Mozambique, the other former Portuguese colony that, unlike Angola, shares a border with South Africa, is facing its first democratic elections on Oct. 27 in an atmosphere of cautious hope that the country will follow the South African rather than the Angolan model.
In land-locked Lesotho, a tiny mountain kingdom with a turbulent political history, South Africa has been instrumental - with Zimbabwe and Botswana - in crafting an agreement that this month reinstated the democratically elected government of Ntsu Mokhehle after it had been summarily dismissed last month by King Letsie III.
It was an impressive display of conflict resolution led by South Africa - the country that many of its neighbors fear will continue to dominate them even now that apartheid is over.
But South Africa's economic and political supremacy also presents problems. In the past five years, illegal immigration from countries such as Mozambique and, to a lesser extent, Zimbabwe, has more than doubled and is climbing rapidly.
Last year 96,000 illegal immigrants - 81,000 from Mozambique - were expelled from South Africa compared with 44,225 in 1988.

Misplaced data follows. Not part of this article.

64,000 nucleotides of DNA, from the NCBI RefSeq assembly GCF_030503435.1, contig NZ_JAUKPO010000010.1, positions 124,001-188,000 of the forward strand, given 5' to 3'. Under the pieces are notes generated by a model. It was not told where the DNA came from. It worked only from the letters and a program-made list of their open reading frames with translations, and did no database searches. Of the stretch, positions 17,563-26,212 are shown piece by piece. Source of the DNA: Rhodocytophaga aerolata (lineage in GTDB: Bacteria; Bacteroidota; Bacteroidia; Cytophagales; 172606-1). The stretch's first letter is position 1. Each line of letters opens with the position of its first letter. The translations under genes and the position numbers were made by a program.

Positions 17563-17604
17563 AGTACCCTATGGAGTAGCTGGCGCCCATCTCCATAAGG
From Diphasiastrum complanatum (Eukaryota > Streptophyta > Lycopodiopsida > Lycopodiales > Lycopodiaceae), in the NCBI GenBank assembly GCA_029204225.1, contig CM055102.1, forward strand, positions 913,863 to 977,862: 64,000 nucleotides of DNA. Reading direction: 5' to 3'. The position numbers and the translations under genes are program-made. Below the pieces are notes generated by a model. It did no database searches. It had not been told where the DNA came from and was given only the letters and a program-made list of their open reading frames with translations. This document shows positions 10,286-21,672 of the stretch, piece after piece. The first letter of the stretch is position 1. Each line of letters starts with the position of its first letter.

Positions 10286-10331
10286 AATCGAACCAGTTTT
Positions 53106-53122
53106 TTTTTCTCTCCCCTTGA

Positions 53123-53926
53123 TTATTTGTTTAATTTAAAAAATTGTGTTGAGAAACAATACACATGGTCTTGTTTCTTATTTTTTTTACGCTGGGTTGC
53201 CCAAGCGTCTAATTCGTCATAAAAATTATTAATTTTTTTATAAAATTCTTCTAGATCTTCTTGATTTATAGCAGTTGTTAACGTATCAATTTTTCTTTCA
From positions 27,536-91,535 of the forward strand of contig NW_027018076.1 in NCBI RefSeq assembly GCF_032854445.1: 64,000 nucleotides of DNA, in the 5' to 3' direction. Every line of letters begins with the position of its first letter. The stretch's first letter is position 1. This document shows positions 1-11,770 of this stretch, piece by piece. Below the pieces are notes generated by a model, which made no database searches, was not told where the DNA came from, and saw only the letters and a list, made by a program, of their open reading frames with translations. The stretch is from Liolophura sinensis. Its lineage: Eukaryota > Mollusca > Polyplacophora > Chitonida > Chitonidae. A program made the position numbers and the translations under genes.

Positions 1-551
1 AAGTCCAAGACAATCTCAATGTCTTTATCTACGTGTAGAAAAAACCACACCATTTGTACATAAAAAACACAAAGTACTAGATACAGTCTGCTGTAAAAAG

With half of South Africans without formal employment, the issue of illegal immigrants from neighboring states had become one of the most sensitive political issues. Illegal Mozambicans alone are said to number between 500,000 and 2 million.
Trade unionists and small businessmen have joined the tide of angry black South Africans who condemn the stream of migrants pouring in, taking low-wage jobs, undercutting prices, and sending crime and unemployment levels soaring.
The electric fence that once helped to slow the flow of Mozambican migrants is now a thing of the past. But military experts and politicians argue about the most humane way of policing the long borders with Mozambique and Zimbabwe.
Jakkie Cilliers, director of the Institute for Defense Politics, insists that the new South African National Defense Force must tackle the task of policing the country's borders more efficiently.
Others believe that the only way to resolve the problem is to concentrate on developing the neighboring states so that the flow of migrants will subside.
But herein lies the problem. The legacy of apartheid has left South Africa with such an internal imbalance in socioeconomic development that the government is finding it difficult to raise the resources to finance its own Reconstruction and Development Program.
``It is just not possible to develop the neighboring states to anything like the South African levels in even 10, 20, or 30 years,'' Mr. Cilliers says. ``I wish South Africa even had the capacity to develop itself in that time.''
* Second of three articles. The first appeared in the previous global report. Part three will appear in next week's global report.